“My Office is proud to announce our next round of enforcement actions in this criminal and civil investigation with the Antitrust Division and the Civil Division,” said U.S. Attorney McSwain. “We and our partners at the Antitrust and Civil Divisions remain heavily focused on price-fixing and market allocation in generic drugs and addressing the impact on federal healthcare programs like Medicare and Medicaid. These criminal and civil resolutions with Rising, if approved by the bankruptcy court, are yet another important accomplishment in that area.”
“Hypertension medicines are vital for patient health, and engaging in schemes to price fix these generic medicines is illegal and could potentially be dangerous, as some patients may have an inability to pay for the medicines they need,” said Maureen R. Dixon, Special Agent in Charge of the Philadelphia Regional Office of the Inspector General, Department of Health and Human Services. “HHS-OIG will continue to work with our law enforcement partners to investigate allegations of companies engaging in actions that put the public and the Medicare program at risk.”
“Today’s charge, like the previous corporate and individual charges announced in this investigation, publicly affirms the Antitrust Division’s steadfast commitment to prosecuting the companies and executives who fixed prices of generic pharmaceuticals,” said Assistant Attorney General Makan Delrahim of the Department of Justice’s Antitrust Division. “Rising and its co-conspirators exploited patients that rely on Benazepril HCTZ as a low-cost alternative to brand-name medications to treat high blood pressure. The deferred prosecution agreement is an important step in restoring integrity to the generics industry. It will require from Rising not only an admission of guilt, a criminal penalty and cooperation in the ongoing investigation, but also restitution to the direct purchasers that bought Benazepril HCTZ at artificially inflated prices.”
“The U.S. Postal Service Office of Inspector General appreciates the opportunity to assist in these critical generics industry antitrust investigations,” said Special Agent in Charge Scott Pierce. “Aggressively pursuing those companies and executives who foster behavior related to price fixing, bid rigging and market allocation helps to ensure an open process by which generic pharmaceuticals can be competitively priced and sold. Working closely with the Department of Justice and our counterparts at the Federal Bureau of Investigation, the U.S. Postal Service Office of Inspector General stands ready to support these vital efforts going forward.”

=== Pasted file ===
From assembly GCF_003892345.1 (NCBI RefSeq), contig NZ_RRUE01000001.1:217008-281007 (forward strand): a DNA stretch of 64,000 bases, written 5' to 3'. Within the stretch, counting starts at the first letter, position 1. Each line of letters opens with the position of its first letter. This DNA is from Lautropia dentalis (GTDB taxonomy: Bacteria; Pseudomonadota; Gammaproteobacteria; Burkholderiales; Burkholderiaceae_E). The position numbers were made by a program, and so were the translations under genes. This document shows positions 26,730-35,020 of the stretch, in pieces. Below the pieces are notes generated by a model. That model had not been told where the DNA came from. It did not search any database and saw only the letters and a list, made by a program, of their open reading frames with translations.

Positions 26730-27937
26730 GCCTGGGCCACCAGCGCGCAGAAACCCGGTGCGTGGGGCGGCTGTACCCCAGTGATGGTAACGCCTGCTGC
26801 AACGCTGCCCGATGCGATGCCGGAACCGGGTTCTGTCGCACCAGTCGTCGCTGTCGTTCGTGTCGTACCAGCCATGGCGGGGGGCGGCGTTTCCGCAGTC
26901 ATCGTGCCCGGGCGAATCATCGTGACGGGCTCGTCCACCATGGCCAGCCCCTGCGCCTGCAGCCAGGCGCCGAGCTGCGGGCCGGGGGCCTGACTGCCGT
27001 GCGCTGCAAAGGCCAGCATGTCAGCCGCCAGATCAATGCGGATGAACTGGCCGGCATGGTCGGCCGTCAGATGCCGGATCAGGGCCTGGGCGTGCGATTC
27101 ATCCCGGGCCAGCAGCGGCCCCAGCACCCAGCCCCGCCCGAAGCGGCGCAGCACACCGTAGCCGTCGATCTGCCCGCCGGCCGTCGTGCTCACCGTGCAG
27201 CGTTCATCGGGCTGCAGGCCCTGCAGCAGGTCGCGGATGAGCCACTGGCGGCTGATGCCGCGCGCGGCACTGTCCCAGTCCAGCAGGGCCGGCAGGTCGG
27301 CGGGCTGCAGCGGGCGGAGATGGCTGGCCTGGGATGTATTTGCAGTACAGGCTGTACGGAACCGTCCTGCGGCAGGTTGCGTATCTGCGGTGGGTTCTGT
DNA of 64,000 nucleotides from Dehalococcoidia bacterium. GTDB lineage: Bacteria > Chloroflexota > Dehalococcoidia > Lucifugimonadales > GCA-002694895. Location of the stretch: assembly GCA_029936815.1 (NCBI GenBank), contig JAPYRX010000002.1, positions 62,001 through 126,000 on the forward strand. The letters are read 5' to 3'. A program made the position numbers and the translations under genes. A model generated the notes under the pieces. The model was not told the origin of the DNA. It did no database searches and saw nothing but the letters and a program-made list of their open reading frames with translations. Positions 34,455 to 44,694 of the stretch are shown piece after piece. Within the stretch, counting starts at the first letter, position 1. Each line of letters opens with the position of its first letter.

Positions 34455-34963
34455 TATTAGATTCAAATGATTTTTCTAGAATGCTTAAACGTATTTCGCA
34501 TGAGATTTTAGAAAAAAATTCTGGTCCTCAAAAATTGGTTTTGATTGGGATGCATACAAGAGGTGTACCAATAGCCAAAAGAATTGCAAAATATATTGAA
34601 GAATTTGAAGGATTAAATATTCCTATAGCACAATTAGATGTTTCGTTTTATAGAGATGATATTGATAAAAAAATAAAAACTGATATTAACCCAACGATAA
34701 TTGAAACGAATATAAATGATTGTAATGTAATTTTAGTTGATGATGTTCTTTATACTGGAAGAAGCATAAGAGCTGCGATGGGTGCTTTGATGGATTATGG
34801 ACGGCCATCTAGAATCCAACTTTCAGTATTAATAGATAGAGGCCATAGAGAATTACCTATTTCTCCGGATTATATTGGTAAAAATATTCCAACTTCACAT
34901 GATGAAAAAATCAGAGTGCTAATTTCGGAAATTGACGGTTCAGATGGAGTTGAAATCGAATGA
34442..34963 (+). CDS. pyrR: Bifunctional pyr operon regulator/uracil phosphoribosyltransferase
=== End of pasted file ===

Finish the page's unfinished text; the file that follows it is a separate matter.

“The FBI is proud to join our partners in this effort to uncover companies and individuals who attempt to exploit necessary medicines to cheat the economic system and illegally amass wealth,” said Timothy R. Slater, Assistant Director in Charge of the FBI’s Washington Field Office. “Today’s announcement shows the FBI’s level of commitment to investigating allegations of antitrust violations and illuminating criminal behavior so that the perpetrators can be held accountable.”
The criminal charge is the result of an ongoing federal antitrust investigation into price fixing, bid rigging and other anticompetitive conduct in the generic pharmaceutical industry, which is being conducted by the Antitrust Division with the assistance of the United States Postal Service Office of Inspector General, the FBI’s Washington Field Office and the U.S. Attorney’s Office for the Eastern District of Pennsylvania. Anyone with information on market allocation, price fixing, bid rigging and other anticompetitive conduct related to the generic pharmaceutical industry should contact the Antitrust Division’s Citizen Complaint Center at 1-888-647-3258 or visit www.justice.gov/atr/contact/newcase.html.
The civil settlement was handled by the Civil Division’s Commercial Litigation Branch and the U.S. Attorney’s Office for the Eastern District of Pennsylvania with support from the Department of Health and Human Services Office of the Inspector General. Except for those facts admitted to in the deferred prosecution agreement, the claims resolved by the civil settlement are allegations only, and there has been no determination of liability.